Jouahri: “It is important to have inclusive economic integration of Africa”


The Wali of Bank Al-Maghrib (BAM), Abdellatif Jouahri, underlined, Wednesday in Dakhla, the importance of inclusive economic integration of Africa to achieve the expected prosperity.

This economic integration should be mutually beneficial and should not be to the detriment of the most vulnerable countries and populations, indicated Mr. Jouahri at the opening of the 5th edition of the “International Days of Macroeconomics and Finance” (JIMF ), which continues until May 24 in Dakhla, under the theme “Economic integration in Africa: The path to a more prosperous future”.

African countries are well aware of the benefits of integration, he said, noting that numerous initiatives have been launched in this direction and have led in particular to the constitution of Regional Economic Communities.

In this wake, he recalled the launch of the African Continental Free Trade Area (AfCFTA), noting that this agreement constitutes a glimmer of hope in view of its potential benefits. Indeed, although largely approximate, the various evaluations carried out on its impacts show substantial gains.

Mr. Jouahri also noted that simulations carried out by the International Monetary Fund (IMF) indicate that the establishment of this zone, if accompanied by reforms facilitating trade, could increase the median of Africa’s trade with the rest of the world by 15% and with African countries by 53%, which would contribute to an increase in median GDP per capita of more than 10%.

He also considered that Africa has a long way to go, to the extent that it needs to develop its human capital to benefit from its demographic dividend, to fundamentally reform its economies to better leverage its wealth and to fill its huge infrastructure deficit.

This requires substantial resources in a context characterized by shrinking budgetary margins and tightening financing conditions, he recommended, noting that according to the African Development Bank (AfDB), the unmet financing needs for infrastructure is between 68 billion and 108 billion dollars per year.

And added that in addition to financial resources, the successful implementation of such a reform agenda first requires an environment of political stability and security, which is unfortunately lacking today in certain regions of the continent. .

Africa nevertheless has enormous development potential, continued Mr. Jouahri, emphasizing that the continent’s primary wealth is none other than its demographics with a young and rapidly growing population.

He also noted that despite the difficult international context, Africa is called upon to emerge and find its place within the global scene, noting that the access of the African Union in 2023 to the status of permanent member of the within the G20 and the recent decision to allocate a third seat to the continent within the Board of Directors of the International Monetary Fund (IMF) are only precursory signs of Africa’s inevitable rise towards the position which falls to him at the international level.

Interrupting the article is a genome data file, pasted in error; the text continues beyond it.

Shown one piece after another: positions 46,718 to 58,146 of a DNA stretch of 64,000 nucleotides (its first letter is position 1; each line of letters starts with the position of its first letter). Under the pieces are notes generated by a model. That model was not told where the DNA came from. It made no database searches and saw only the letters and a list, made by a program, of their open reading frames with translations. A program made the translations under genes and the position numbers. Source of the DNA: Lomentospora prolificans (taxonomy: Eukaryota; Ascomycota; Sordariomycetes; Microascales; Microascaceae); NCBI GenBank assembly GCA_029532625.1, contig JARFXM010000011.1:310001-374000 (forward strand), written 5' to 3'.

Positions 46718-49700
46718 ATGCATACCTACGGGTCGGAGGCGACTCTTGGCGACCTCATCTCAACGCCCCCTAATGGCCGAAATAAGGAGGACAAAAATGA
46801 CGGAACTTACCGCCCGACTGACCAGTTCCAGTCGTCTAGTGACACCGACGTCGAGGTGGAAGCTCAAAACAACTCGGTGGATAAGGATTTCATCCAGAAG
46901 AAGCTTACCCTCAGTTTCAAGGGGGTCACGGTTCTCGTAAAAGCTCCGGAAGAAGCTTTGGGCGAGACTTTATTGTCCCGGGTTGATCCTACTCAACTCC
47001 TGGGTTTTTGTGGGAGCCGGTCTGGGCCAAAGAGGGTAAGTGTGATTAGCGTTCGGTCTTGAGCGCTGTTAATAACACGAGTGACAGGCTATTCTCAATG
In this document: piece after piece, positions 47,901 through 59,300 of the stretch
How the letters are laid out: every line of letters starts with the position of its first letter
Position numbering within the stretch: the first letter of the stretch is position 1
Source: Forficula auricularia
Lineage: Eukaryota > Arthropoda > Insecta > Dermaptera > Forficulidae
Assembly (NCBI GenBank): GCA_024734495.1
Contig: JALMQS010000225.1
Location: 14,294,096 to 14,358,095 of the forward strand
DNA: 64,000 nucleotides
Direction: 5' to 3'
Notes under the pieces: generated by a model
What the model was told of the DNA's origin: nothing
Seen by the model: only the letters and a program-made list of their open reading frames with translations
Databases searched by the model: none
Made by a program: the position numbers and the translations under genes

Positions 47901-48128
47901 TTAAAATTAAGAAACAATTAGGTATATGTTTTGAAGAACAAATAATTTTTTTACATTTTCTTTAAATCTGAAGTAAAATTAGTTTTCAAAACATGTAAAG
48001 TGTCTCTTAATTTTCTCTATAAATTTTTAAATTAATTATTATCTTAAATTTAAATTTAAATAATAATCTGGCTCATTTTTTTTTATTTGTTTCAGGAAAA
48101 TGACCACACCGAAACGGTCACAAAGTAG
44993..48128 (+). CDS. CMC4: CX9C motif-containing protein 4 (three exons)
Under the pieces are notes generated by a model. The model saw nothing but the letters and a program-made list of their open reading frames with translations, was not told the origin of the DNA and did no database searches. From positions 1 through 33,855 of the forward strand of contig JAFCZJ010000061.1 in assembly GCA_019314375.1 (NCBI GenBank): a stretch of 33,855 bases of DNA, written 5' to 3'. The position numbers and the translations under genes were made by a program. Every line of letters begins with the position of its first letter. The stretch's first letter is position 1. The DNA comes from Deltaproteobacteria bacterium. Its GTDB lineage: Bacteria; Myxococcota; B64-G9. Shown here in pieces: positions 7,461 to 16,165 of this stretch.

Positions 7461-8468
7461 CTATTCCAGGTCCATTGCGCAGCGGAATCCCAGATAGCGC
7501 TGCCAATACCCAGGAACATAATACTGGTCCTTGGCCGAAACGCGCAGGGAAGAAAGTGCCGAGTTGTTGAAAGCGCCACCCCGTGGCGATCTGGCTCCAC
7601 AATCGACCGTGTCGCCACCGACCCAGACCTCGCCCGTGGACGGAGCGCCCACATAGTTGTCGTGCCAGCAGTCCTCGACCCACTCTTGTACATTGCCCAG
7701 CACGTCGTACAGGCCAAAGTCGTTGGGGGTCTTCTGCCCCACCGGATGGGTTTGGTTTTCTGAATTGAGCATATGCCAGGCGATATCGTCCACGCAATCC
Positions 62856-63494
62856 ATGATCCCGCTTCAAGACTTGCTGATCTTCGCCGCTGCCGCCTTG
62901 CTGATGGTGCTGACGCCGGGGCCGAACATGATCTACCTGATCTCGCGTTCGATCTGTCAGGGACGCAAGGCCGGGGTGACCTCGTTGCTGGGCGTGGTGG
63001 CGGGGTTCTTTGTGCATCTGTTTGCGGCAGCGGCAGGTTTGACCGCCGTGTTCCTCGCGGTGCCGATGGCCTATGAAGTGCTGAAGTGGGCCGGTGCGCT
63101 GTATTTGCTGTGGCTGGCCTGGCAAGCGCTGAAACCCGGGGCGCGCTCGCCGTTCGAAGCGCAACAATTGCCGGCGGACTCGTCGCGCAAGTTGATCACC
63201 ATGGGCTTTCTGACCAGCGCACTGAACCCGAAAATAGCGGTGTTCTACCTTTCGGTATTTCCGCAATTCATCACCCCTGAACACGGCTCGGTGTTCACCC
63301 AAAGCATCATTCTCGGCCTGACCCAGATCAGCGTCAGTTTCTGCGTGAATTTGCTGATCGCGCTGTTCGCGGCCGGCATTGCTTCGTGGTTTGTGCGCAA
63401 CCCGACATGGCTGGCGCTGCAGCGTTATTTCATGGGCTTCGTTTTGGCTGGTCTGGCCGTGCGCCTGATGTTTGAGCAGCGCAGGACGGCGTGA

At the same time, the Wali of BAM indicated that the African continent has always occupied a central place in Morocco’s strategic orientations, indicating that HM King Mohammed VI “has often called for win-win co-development and launched major projects like the Morocco-Nigeria Gas Pipeline which should contribute to the diversification of energy supply for many countries and its participation in guaranteeing food security on the continent, as well as the Atlantic Initiative which aims to facilitate commercial integration of several landlocked countries.

Public policies in terms of trade and investment generally devote a largely specific and favorable treatment to relations with the rest of the continent, thus facilitating the installation of numerous Moroccan groups in financial services, the mining sector, telecoms and real estate, among others, he noted.

In this line, Mr. Jouahri indicated that BAM, in accordance with the Royal vision, encouraged and supported the banking sector in the development of its external growth drivers in Africa.

Moroccan banks are today present in more than thirty countries on the continent where they carry out nearly 23% of their activity, he said.

“As a central bank, we maintain close relationships for sharing experiences and expertise with numerous regulators on the continent either bilaterally or within the framework of bodies such as the Association of African Central Banks, the Economic Commission for Africa or even the African Union,” he argued.

Initiated by BAM, the Research Laboratory in Innovation, Responsibilities and Sustainable Development (INREDD) of the Cadi Ayyad University of Marrakech and Bernoulli Center for Economics (BCE) of the University of Basel, in collaboration with the Regional Council of Dakhla- Oued Eddahab, this edition of JIMF is marked by the presentation of 18 research works related to the theme of the event carried out by researchers from 12 national and international universities.

These days are enhanced by the participation of several speakers including ambassadors from several Sahel countries, presidents of economic, social and environmental councils and local actors from several cities and regions of the continent, as well as presidents of renowned African universities. .

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